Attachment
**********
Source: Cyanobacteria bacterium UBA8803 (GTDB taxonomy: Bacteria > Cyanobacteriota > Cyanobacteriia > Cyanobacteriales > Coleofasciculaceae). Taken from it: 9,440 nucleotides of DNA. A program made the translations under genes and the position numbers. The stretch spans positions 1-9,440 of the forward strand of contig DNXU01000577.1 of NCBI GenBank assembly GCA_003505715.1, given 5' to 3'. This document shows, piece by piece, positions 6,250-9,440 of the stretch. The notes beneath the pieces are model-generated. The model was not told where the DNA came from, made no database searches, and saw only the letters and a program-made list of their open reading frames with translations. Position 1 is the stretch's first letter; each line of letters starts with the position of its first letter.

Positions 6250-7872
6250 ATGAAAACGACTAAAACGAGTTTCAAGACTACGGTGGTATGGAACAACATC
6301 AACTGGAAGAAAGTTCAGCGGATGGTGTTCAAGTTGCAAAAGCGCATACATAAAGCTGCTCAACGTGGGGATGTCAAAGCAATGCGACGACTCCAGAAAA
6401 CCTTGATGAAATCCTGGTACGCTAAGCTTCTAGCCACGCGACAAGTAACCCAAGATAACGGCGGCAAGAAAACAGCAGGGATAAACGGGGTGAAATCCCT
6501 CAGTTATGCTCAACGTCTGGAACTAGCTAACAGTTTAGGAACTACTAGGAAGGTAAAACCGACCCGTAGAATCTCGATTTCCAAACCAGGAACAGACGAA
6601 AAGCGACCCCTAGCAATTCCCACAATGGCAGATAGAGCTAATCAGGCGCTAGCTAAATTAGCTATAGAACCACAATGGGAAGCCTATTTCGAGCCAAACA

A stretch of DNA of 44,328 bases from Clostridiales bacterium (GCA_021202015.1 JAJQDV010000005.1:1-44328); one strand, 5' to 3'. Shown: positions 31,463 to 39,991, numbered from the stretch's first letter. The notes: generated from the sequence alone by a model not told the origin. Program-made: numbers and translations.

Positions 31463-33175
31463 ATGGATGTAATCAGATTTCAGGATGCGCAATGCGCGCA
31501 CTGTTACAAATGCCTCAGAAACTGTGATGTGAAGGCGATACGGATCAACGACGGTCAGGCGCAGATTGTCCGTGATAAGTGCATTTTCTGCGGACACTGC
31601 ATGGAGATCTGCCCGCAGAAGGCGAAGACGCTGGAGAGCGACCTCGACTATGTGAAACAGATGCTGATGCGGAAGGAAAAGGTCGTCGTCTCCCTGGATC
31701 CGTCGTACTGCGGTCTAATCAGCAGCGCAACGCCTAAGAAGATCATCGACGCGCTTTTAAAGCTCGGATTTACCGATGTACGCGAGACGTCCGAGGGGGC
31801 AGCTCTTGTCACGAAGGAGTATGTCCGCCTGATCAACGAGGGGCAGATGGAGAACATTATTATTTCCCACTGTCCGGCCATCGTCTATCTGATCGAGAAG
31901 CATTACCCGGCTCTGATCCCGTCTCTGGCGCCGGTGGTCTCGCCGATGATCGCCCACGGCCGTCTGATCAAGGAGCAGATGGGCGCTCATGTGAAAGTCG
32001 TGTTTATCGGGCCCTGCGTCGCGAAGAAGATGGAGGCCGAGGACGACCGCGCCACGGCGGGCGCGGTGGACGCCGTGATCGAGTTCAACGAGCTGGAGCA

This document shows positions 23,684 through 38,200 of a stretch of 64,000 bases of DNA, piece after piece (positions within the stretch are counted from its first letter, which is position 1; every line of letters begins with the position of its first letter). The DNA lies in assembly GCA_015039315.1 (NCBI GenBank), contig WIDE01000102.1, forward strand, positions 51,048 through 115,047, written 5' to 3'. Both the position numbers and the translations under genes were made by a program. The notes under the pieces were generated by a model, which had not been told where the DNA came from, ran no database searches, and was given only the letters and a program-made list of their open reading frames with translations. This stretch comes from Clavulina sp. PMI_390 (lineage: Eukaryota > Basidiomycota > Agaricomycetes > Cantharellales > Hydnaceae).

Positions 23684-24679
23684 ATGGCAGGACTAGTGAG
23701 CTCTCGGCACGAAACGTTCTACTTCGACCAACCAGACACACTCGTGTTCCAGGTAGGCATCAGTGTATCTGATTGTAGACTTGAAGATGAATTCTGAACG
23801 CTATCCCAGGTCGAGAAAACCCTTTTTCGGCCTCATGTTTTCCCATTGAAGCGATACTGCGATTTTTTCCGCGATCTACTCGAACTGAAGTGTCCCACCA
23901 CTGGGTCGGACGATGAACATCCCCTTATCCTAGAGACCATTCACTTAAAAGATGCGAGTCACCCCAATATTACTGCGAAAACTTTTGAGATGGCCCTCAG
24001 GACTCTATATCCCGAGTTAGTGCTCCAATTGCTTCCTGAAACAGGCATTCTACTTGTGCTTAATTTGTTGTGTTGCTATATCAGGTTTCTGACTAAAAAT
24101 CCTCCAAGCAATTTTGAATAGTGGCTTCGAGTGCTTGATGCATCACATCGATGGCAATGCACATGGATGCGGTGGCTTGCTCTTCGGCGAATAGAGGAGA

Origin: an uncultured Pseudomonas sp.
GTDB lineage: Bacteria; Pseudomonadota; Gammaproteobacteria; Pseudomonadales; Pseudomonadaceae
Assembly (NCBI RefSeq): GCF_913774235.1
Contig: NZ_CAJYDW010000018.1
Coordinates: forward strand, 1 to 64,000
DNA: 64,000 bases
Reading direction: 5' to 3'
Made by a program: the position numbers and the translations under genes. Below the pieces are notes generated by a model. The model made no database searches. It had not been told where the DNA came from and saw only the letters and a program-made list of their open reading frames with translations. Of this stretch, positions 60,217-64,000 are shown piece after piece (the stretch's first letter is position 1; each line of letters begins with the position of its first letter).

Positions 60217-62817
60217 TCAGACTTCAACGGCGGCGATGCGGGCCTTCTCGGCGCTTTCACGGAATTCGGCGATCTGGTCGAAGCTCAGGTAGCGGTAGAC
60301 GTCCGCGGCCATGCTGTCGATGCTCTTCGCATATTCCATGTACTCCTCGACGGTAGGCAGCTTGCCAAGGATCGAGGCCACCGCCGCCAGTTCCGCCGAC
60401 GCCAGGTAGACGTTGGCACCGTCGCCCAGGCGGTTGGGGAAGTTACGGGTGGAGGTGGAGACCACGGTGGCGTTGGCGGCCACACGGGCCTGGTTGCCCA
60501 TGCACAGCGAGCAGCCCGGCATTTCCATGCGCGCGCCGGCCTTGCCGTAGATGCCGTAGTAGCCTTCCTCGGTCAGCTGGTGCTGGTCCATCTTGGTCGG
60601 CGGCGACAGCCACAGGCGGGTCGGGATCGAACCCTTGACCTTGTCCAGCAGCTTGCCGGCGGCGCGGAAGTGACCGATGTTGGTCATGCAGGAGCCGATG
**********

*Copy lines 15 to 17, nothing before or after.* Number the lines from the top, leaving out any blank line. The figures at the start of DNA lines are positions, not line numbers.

31901 CATTACCCGGCTCTGATCCCGTCTCTGGCGCCGGTGGTCTCGCCGATGATCGCCCACGGCCGTCTGATCAAGGAGCAGATGGGCGCTCATGTGAAAGTCG
32001 TGTTTATCGGGCCCTGCGTCGCGAAGAAGATGGAGGCCGAGGACGACCGCGCCACGGCGGGCGCGGTGGACGCCGTGATCGAGTTCAACGAGCTGGAGCA

This document shows positions 23,684 through 38,200 of a stretch of 64,000 bases of DNA, piece after piece (positions within the stretch are counted from its first letter, which is position 1; every line of letters begins with the position of its first letter). The DNA lies in assembly GCA_015039315.1 (NCBI GenBank), contig WIDE01000102.1, forward strand, positions 51,048 through 115,047, written 5' to 3'. Both the position numbers and the translations under genes were made by a program. The notes under the pieces were generated by a model, which had not been told where the DNA came from, ran no database searches, and was given only the letters and a program-made list of their open reading frames with translations. This stretch comes from Clavulina sp. PMI_390 (lineage: Eukaryota > Basidiomycota > Agaricomycetes > Cantharellales > Hydnaceae).